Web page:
Education Opinion

Divide Within Teachers Unions

By Walt Gardner — August 08, 2011 2 min read
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Just when it seemed that teachers unions could not possibly be subjected to any further attacks, they find themselves confronting a totally unexpected foe. According to a new survey by the National Center for Education Information, nearly one in five educators say they support abolishing teachers unions (“Profile of Teachers in the U.S. 2011”).

The 33-question survey of 1,076 public school teachers across the country found that 19 percent favored eliminating unions and 33 percent supported eliminating tenure. This compares with 15 percent and 28 percent, respectively, from 15 years ago. Fifty-nine percent also said that they should be paid on the basis of student achievement, as compared with 42 percent in 2009.

What stood out were the contrast between new and experienced teachers. According to C. Emily Feistritzer, the author of the report, newer teachers are “considerably more open” to reforms than their veteran colleagues. Teachers with five or fewer years of experience were twice as likely as teachers with 25 or more years of experience to support evaluating teachers primarily on student achievement.

The survey also found that there were “striking differences” between teachers certified through alternative routes and teachers certified through traditional routes. The Wall Street Journal was quick to argue that “unions are opposing education reforms that an increasing number of their members support” (“The New Teachers,” Review & Outlook, Aug. 6).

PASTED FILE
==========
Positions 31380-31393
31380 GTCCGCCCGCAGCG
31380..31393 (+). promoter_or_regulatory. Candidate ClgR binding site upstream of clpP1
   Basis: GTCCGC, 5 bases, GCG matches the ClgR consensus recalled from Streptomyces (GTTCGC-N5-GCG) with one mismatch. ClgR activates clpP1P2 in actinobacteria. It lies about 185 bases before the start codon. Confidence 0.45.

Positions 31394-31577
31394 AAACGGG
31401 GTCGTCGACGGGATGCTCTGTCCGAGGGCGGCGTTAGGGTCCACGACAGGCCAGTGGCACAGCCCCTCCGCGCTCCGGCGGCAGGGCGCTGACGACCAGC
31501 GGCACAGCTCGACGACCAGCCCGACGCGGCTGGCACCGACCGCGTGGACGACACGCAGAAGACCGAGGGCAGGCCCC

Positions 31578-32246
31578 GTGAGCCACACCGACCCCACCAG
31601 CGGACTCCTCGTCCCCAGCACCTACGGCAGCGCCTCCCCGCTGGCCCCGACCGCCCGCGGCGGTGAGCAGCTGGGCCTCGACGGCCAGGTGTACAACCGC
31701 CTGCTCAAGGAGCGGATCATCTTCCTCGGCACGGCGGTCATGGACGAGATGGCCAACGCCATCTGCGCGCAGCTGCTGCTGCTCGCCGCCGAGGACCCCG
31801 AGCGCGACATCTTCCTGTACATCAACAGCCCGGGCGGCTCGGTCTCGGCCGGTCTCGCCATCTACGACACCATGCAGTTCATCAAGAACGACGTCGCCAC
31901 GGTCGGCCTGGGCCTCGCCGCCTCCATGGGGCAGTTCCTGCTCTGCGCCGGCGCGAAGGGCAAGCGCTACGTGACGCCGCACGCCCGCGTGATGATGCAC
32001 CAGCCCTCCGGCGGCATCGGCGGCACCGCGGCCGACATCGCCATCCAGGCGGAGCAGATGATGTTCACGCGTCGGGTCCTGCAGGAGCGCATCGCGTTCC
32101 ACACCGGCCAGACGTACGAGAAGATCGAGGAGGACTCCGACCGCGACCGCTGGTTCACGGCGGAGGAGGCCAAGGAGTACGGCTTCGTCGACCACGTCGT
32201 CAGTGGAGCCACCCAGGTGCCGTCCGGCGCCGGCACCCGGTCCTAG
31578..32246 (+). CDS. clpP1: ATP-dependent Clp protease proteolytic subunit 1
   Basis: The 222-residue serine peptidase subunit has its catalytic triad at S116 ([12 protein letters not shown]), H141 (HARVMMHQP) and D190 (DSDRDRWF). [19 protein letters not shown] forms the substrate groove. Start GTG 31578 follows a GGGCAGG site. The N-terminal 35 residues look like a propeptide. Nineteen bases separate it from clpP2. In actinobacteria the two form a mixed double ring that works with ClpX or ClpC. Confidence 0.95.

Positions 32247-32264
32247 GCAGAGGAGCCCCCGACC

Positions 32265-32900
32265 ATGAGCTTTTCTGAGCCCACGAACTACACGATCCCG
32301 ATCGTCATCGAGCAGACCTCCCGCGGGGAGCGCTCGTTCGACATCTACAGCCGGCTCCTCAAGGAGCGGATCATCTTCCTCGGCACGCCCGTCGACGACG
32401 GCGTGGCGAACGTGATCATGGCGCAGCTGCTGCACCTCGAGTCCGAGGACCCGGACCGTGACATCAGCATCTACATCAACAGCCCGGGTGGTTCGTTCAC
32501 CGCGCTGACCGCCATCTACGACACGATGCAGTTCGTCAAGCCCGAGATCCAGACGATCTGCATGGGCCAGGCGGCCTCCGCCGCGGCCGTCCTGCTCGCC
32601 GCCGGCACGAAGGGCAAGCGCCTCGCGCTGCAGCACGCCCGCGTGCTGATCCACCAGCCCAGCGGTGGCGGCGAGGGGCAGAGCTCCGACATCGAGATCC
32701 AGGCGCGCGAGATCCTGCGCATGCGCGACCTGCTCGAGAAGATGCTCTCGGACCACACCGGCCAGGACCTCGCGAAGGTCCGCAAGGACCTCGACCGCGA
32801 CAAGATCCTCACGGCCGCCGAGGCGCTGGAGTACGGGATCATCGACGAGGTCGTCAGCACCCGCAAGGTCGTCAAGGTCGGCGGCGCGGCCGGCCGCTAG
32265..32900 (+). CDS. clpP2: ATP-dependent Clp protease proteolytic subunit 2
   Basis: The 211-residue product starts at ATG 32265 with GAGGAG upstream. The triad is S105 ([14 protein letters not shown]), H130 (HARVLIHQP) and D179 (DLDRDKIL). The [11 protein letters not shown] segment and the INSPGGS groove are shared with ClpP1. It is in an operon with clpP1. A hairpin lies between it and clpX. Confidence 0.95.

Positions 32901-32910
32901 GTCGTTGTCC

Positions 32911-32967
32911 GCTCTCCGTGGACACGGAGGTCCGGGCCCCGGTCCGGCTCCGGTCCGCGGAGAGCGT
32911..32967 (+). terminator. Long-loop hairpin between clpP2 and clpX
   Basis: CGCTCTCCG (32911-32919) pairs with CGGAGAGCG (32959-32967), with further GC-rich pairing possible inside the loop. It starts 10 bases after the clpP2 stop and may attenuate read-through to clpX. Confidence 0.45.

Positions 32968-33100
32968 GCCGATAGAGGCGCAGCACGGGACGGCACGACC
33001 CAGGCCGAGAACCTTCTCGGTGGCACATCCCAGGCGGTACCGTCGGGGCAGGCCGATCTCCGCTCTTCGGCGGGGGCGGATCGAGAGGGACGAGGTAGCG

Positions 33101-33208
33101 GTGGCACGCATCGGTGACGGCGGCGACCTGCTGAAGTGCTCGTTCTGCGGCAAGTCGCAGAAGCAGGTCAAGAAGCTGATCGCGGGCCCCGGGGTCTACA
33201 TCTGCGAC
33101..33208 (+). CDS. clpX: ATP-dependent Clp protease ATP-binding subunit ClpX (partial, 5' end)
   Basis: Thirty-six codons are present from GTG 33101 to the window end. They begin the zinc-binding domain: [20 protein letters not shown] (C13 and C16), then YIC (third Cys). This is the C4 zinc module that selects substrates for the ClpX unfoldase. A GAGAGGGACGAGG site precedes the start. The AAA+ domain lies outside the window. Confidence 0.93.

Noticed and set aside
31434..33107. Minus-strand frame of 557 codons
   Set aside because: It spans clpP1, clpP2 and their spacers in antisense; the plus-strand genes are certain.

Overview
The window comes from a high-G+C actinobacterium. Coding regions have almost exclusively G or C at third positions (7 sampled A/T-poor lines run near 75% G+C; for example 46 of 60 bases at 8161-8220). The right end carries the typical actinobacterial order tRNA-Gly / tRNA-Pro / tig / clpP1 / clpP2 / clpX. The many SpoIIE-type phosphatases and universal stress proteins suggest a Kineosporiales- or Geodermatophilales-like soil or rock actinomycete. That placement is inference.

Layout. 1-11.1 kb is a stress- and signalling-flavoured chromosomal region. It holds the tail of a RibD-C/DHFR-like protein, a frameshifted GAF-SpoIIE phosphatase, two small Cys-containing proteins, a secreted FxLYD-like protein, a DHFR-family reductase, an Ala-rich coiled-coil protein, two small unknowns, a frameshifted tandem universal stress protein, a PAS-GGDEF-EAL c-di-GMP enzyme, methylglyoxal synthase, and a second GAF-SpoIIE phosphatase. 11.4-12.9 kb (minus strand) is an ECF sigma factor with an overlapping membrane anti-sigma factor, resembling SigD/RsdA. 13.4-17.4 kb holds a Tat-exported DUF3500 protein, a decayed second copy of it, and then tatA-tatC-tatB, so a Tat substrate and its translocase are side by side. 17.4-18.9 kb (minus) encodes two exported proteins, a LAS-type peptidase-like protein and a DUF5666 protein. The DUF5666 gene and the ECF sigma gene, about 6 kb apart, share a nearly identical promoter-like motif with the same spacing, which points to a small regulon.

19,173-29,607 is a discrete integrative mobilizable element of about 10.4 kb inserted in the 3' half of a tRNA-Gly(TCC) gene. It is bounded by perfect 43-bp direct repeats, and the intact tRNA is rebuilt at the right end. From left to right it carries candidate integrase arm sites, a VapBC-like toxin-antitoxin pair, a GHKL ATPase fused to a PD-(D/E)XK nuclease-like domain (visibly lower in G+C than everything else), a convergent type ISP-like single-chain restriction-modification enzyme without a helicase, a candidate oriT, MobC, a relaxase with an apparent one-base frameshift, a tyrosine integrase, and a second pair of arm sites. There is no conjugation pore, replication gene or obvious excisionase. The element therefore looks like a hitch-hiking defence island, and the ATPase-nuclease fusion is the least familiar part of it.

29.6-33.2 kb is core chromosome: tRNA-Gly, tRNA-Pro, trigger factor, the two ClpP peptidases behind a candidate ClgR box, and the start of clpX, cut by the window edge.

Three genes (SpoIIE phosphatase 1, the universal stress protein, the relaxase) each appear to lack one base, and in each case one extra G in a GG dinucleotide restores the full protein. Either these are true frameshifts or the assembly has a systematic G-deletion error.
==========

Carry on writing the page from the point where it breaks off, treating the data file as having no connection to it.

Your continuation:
Yet it’s important to note that half of new teachers nationwide quit within five years. In inner-city schools, half leave after only three years. Teach for America, which is the best known source of alternatively certified teachers, requires only a two-year commitment. According to a study by Zeyu Xu, Jane Hannaway and Colin Taylor, the majority of corps members leave at the end of that period (“Making a Difference? The Effects of Teach for America in High School,” Journal of Policy Analysis and Management, Summer 2011). Once these new teachers from traditional or alternative certification are gone, what difference do their attitudes make? They cannot be the agents of change that reformers hope.

Nevertheless, teachers unions would be foolish to dismiss out of hand the changing attitudes. If the teaching profession continues to get younger - since 2005, the portion of teachers with five or fewer years of classroom experience increased from 18 to 26 percent - unions will not be able to count on the same support they automatically received in the past. That’s because new teachers take for granted the rights they possess. But these were not given to them out of the goodness of the hearts of boards of education and state legislatures. They exist only because previous generations of teachers went on strike to obtain them. Albert Shanker said it best: Before collective bargaining, there was collective begging.

I wonder if new teachers fully understand the difference.

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The opinions expressed in Walt Gardner’s Reality Check are strictly those of the author(s) and do not reflect the opinions or endorsement of Editorial Projects in Education, or any of its publications.